ALDI INTRODUCES TRAFFIC LIGHT QUEUEING SYSTEM TO LIMIT NUMBER OF CUSTOMERS IN STORES

If the light is red, entrance doors will stay closed and customers will have to wait until another shopper leaves

Aldi is introducing an automated traffic light queueing system to control the number of customers in its stores.

The budget supermarket is launching the new technology in select stores this week following a successful trial and will be available at all outlets by mid-summer.

Under the system, traffic lights will signal when customers are allowed to enter the stores based on individual store customer limits that are in line with two-metre social distancing rules.

When the light signals green, the doors will open meaning shoppers can enter the store.

However if the light is red, the doors will remain closed and customers will have to wait outside until another shopper leaves.

Aldi states that its NHS and blue light worker priority access remains in place, adding that these workers are being encouraged to go to the front of the queue with other customers being asked to continue to respect this.

The traffic light system will run alongside a number of measures already in place at all Aldi stores to ensure social distancing.

This includes protective screens at checkouts, distancing markers on shop floors, sanitisation stations for customers as well as signage to offer clear guidance on how to shop safely. Stores are also encouraging one customer per trolley where possible.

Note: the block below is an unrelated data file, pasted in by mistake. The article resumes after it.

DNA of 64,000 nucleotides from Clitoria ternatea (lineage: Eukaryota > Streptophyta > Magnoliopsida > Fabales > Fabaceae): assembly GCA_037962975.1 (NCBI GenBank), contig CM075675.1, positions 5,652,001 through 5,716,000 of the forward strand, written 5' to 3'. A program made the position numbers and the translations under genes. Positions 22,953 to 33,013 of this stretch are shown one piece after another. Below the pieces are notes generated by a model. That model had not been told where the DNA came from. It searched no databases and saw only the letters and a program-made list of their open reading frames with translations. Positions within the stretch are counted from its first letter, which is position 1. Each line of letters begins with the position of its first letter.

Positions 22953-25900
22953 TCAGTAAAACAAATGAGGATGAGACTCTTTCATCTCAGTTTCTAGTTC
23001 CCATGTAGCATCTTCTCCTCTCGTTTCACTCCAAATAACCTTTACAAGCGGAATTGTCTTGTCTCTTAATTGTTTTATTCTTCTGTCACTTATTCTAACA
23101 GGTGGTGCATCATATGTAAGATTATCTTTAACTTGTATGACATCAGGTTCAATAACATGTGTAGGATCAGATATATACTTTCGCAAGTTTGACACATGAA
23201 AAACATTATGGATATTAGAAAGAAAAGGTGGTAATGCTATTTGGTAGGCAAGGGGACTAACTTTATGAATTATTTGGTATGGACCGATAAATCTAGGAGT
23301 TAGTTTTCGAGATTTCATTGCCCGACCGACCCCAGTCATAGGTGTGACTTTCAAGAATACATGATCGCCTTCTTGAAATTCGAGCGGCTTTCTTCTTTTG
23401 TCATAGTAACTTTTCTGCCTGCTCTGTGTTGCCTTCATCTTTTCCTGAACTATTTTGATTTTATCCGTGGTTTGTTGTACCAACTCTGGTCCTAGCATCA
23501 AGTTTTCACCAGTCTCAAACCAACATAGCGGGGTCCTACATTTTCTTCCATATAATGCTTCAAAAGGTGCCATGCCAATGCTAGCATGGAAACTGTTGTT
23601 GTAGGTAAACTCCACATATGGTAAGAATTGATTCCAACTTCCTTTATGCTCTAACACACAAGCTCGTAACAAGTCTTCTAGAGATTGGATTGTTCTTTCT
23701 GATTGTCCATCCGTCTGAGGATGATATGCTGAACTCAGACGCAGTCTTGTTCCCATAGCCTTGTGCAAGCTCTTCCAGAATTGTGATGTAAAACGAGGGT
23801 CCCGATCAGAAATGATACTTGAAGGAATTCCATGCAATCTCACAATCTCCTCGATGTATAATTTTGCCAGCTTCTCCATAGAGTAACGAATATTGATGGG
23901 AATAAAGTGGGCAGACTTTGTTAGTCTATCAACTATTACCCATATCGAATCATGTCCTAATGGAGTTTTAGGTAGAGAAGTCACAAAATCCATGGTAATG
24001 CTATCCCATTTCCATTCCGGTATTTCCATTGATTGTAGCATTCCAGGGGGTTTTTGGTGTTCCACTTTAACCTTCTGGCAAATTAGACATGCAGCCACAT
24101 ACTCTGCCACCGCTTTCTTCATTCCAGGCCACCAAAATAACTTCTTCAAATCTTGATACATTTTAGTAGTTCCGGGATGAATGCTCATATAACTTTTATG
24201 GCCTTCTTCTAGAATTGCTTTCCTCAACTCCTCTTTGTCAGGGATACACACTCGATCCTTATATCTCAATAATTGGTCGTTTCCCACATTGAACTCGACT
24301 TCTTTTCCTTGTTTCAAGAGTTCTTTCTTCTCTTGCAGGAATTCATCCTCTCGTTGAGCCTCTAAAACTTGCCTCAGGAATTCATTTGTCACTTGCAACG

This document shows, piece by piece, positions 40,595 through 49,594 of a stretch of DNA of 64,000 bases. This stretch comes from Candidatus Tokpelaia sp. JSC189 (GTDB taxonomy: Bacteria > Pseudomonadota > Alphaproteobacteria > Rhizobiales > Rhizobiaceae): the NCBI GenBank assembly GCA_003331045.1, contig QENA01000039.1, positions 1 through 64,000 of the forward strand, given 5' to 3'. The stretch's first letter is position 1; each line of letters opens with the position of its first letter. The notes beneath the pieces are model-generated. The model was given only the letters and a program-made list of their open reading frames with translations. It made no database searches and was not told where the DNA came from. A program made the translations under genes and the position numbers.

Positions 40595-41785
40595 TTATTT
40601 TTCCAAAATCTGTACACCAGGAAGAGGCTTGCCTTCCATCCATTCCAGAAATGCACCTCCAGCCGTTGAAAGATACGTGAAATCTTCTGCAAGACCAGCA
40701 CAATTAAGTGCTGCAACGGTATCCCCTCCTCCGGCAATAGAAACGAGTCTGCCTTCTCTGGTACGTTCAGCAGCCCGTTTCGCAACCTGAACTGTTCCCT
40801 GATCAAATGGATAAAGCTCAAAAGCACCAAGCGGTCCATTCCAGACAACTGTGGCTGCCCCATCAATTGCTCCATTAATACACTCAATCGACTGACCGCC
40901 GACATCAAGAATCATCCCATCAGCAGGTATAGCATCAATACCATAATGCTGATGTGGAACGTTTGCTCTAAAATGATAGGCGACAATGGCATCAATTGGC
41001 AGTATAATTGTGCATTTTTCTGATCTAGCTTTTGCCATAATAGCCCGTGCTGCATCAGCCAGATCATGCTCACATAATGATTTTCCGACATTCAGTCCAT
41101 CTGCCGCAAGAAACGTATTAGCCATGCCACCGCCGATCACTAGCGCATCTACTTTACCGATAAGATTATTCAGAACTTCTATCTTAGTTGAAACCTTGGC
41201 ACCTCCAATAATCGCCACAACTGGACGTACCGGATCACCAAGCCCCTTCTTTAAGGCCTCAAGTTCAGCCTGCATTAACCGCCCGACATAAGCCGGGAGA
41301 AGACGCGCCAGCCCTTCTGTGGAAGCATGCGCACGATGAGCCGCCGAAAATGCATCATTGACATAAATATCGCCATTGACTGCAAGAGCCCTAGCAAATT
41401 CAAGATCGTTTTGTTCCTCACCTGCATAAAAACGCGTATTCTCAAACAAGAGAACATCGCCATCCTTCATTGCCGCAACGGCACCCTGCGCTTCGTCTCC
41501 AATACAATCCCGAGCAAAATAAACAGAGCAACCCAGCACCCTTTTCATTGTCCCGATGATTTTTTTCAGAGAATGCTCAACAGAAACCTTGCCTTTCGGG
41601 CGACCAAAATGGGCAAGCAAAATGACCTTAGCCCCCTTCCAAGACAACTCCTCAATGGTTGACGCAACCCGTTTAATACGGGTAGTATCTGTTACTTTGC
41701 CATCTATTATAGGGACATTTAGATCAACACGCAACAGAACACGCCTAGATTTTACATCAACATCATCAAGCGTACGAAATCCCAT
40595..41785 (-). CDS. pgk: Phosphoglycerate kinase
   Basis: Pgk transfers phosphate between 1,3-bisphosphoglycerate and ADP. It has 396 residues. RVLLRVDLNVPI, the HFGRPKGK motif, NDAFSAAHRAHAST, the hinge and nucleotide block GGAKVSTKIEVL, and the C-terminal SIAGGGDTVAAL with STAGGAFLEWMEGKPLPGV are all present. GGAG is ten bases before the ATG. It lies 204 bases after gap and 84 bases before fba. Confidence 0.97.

“The protection and safety of our customers and employees is our top priority and this new system is an accurate and effective way to allow us to control customer numbers in stores,” said Richard Thornton, communications director at Aldi.

“The system’s trial was well received by our customers and we will be gradually rolling this new social distancing measure out nationwide from this week.”

Last month, the supermarket launched an online shopping service for the first time to help vulnerable people during lockdown.

The parcels sold online contain 22 products, including long-lasting foods, such as tinned soup, rice and pasta, as well as antibacterial hand wash and a four-pack of toilet roll.

The products was designed to be delivered to vulnerable people and those who are self-isolating.

Read the full article here – independent.co.uk